Colloquium 5

Why Plato Never Had a Theory of Forms

in Proceedings of the Boston Area Colloquium in Ancient Philosophy
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Colloquium 5

Why Plato Never Had a Theory of Forms

in Proceedings of the Boston Area Colloquium in Ancient Philosophy


  • 1. One example is in the translation by Tredennick that is reprinted in the widely circulated The Collected Dialogues of Plato edited by E. Hamilton and H. Cairns. 2. A standard account of the deductive conception of explanation may be found in Hempel and Oppenheim 1953.

  • 3. There is a loosely structured argument at Phaedo 72E-75B by which Socrates recommends acceptance of the existence of the Forms. There are arguments in other dialogues as well for the existence of one or another relevant Form, such as the argument for a unique Form of Bed at Republic 597C. My point is that none of these arguments is deductive in a manner even approximating that required by Cherniss' account.

  • 4. Many of Plato's deductive arguments have the force of refutations, and there is a sense in which a refutation is an "explanation" of error. But this, fairly obviously, is not the sense of explanation at issue in the discussion above.

  • 5. Morrow 1962 reviews the evidence from Cicero up to mid-20th century, and attests that a "great majority of modem students" (p. 16) accept the 7th and 8th letters as genuine, and expresses his own view that the 7th constitutes a stan- dard by which the status of the remainder might be tested (p. 15). The results of a recent stylometric study in Ledger 1989 based on computerized techniques, reinforces Morrow's confidence. As Ledger puts it, "Epistle 7 is nowadays accepted by the majority of scholars and its thought and content has been widely discussed. It hardly seems necessary to rehearse once more the arguments pro and contra. The importance of having its authenticity confirmed is that it will now be possible to rely on the long excursus on the nature of reality (342A-344C) with confidence as a guide to Plato's later thought" (p. 150). Scholars who per- sist in rejecting the authenticity of this letter (e.g., Vlastos 1973, 202-203) tend to do so on the basis of conflict with their interpretation of various passages in the dialogues. At this point, it seems fair to say, the priorities ought to work in the opposite direction, ruling out interpretations that are at odds with the Seventh Letter.

  • 6. The widely accepted claim that these doctrines do not appear in the dia- logues is countered in Sayre 1983. 7. See Kramer 1990. This book is reviewed at length by the present author in Sayre 1993.

  • 8. The term �lnr6v can also mean 'capable of being spoken of' specifically. Read with this sense, 341C6 runs directly counter to the notion of Plato's having passed on "esoteric doctrines" by oral communication.

  • 9. At Symposium 211A2-4, the Beautiful itself is said not to admit ugliness in any respect. At Phaedo 103B4, C6, opposite Forms generally are said never to admit each other.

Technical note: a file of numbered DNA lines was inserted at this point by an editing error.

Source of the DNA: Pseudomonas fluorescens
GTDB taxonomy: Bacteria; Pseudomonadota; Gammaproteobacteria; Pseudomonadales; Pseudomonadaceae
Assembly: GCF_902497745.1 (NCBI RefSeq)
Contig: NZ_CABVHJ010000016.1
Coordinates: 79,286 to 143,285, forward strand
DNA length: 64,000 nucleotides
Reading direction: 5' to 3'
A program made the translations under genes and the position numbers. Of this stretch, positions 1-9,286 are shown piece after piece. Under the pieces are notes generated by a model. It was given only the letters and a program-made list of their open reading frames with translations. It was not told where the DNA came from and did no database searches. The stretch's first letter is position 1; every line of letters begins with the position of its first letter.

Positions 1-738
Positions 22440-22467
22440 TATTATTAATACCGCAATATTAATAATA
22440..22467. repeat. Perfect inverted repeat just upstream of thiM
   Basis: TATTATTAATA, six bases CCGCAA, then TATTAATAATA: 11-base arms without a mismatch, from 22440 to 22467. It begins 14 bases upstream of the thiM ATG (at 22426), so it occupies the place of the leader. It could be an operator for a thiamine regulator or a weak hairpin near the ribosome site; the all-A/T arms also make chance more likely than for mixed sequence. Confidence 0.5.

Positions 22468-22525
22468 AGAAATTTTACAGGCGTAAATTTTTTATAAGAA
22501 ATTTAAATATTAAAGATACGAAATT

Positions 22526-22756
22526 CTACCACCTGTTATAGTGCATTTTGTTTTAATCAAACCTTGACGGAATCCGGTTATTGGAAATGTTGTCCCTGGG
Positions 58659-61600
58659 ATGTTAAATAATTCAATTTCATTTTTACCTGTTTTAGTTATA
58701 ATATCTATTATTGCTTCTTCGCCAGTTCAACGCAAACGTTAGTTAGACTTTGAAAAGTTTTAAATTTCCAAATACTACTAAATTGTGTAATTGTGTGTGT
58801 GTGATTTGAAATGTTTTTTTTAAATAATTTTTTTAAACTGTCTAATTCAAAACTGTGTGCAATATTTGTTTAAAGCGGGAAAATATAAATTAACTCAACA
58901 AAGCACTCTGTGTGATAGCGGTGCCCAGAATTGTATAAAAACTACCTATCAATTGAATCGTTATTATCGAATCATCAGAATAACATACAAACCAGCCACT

• 10. With regard to the instability of names (as at 343A9), see Cratylus, 384D2-8.

  • 11. The expression nepi avuav at 341 C5 echoes the nepi 'toû 1tPåylID'tOÇ at 341C4, which I take to cover philosophic knowledge gained by either means noted at 341C2-3-namely, either from his (Plato's) instruction or from personal discov- ery.

  • 12. See footnote 6. 13. Examples are the opposition between the doctrine of the incomposite soul in the Phaedo (e.g. at 80B) and that of the tripartite soul in the Republic, and Socrates' conclusion that virtue is not teachable in the Meno (99E) in opposition to hisconclusion that it is teachable in the Protagoras (361B).

  • 14. A claim on the author's part never to have written philosophy also appears in the Second Letter (314C), which however is generally considered to be one of the more dubious of the thirteen. 15. The term vo"v5 (for intelligence) at Timaeus 51D3 is the very term used both at Republic 534B5 and at 342C5 of the Seventh Letter, which supports the rele- vance of the Timaeus passage to the present issue.

  • 16. My understanding of the Phaedrus has benefited considerably from Griswold 1986.

  • 17. There are obvious parallels here with Diotima's message in the Symposium, esp.- 212A.

  • 18. This conception of knowledge as mental discourse is extended to other late dialogues in Sayre 1992. 19. The written version of my paper incorporates two substantial passages not present in the version on which Professor Griswold's comments were prepared. Both additions were intended to correct oversights which his commentary made evident, and both are identified in the text of this Reply. Other passages I might have wanted to change as a result of his perceptive observations were left in original form, in order not to deprive certain aspects of his commentary of their target. I want to thank Professor Griswold wholeheartedly for his thoughtful criticisms of my arguments, and for his sympathy with the contents of my paper overall. I am grateful to the Editors also for the present opportunity to address these criticisms more fully.


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